19 June 2018
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Sri Lanka Cricket suspends 128 bowlers

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Following the ICC's crackdown on illegal bowling actions, Sri Lanka have gone to extraordinary lengths to follow suit

Sri Lanka Cricket’s crackdown on suspect bowling actions has gone to a new level, citing 170 club and school cricketers with defect bowling actions.

 

In accordance with the International Cricket Council’s own rigorous targeting of illegal bowling actions, Sri Lanka Cricket established a Suspect Bowling Action Review Committee aimed to identify suspect actions from first-class cricket to grass roots level.

Officiating umpires reported any bowler they deemed to have a suspect action, who were then screened by the SLC Coaching Department, video recorded for analysis and given technical feedback to correct the error.

According to the SLC statement: “During the 2014-15 local Cricket season as many as 170 bowlers (spin & fast) were reported for suspect bowling actions from Club & School Cricket.”

Of the 170 reported bowlers, 42 were cleared after tailor-made remedial bowling programs were issued to each bowler.

Periodical assessments of the remedied actions were carried out until an assessor was satisfied the new action was within the legal limit.

While 42 actions were corrected, the remaining 128 that failed to sufficiently remodel their bowling style remain suspended are unlikely to play again as a specialist bowler.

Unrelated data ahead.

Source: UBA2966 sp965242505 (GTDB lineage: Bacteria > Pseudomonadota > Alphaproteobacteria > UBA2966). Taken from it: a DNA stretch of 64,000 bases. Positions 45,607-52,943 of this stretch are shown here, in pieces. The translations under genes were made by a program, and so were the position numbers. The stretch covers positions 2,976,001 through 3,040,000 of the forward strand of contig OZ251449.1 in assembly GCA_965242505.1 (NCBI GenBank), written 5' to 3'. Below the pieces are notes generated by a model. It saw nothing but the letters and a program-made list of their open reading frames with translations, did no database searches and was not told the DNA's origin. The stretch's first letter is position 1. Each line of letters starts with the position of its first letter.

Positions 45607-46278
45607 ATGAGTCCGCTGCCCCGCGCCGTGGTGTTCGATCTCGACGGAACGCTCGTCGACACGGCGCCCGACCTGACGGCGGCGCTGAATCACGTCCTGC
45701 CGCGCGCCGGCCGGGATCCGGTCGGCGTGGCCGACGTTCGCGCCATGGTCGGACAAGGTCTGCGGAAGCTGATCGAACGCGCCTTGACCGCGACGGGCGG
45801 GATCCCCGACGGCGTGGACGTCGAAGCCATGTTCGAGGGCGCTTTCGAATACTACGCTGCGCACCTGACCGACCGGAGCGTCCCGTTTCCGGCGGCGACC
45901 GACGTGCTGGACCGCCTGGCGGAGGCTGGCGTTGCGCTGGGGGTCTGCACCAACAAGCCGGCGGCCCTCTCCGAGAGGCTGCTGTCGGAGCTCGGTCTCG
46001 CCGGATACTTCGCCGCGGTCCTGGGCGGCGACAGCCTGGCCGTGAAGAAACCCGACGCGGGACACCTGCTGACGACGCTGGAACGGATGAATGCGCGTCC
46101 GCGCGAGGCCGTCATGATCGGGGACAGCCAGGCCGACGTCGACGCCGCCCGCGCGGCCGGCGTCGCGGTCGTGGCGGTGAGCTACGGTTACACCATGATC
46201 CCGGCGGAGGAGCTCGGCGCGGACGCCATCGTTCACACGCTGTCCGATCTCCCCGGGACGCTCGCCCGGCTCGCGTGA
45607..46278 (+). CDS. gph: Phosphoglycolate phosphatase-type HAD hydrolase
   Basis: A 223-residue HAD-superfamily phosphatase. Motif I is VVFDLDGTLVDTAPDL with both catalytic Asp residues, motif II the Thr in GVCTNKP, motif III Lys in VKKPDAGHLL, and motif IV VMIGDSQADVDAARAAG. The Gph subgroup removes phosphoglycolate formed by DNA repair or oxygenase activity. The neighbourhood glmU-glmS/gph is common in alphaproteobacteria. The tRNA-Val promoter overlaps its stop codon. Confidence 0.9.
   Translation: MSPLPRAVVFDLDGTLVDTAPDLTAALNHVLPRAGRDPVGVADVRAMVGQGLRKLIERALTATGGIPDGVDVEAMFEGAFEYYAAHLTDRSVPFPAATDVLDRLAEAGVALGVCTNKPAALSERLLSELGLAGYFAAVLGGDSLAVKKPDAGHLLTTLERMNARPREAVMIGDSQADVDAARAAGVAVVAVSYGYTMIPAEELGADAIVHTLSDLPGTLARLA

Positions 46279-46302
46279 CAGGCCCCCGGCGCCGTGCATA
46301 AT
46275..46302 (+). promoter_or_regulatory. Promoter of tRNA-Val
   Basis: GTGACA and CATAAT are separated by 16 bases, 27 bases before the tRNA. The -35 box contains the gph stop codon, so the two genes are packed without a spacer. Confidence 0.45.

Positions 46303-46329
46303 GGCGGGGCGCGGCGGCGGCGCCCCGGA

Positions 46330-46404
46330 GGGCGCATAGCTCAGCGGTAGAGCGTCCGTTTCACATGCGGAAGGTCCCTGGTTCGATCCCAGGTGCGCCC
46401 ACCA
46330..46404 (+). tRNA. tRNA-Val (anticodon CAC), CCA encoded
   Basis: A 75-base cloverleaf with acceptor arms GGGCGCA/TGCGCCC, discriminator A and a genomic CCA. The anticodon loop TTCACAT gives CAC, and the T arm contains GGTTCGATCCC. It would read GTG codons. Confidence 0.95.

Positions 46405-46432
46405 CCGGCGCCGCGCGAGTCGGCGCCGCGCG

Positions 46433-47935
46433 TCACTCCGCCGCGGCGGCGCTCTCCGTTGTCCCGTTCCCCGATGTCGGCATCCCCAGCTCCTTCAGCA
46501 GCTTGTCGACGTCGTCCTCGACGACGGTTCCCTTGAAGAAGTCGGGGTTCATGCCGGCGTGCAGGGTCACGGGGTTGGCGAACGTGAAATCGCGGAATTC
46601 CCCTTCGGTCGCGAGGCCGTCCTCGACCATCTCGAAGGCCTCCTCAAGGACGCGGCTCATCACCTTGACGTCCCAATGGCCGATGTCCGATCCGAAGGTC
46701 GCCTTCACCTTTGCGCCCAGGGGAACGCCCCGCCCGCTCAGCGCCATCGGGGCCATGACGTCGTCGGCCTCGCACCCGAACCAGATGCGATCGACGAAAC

“… it is also believed that having given sufficient time to this date most of these bowlers will find it difficult to bowl with a legal action and also the effectiveness of a delivery in most cases may be compromised when requesting for clearance taking into consideration the remoulded bowling action, (and) this would be a telling factor if one is to be only selected as a bowler in a team he intends playing,” the statement read.

It’s not the first time a global cricket board has banished a large group of bowlers who were deemed to possess suspect actions.

In September last year, the Pakistan Cricket Board reported 29 bowlers with suspect actions, banning 16 repeat offenders from playing domestic cricket.

The PCB’s clamp down followed the suspension of ace spinner Saeed Ajmal, who was found to straighten his elbow up to 43 degrees, significantly above the ICC permitted 15 degrees.

Ajmal has since amended his bowling action, choosing not to participate in Pakistan’s World Cup campaign before returning against Bangladesh in limited-overs cricket in April.  
- http://www.cricket.com.au -

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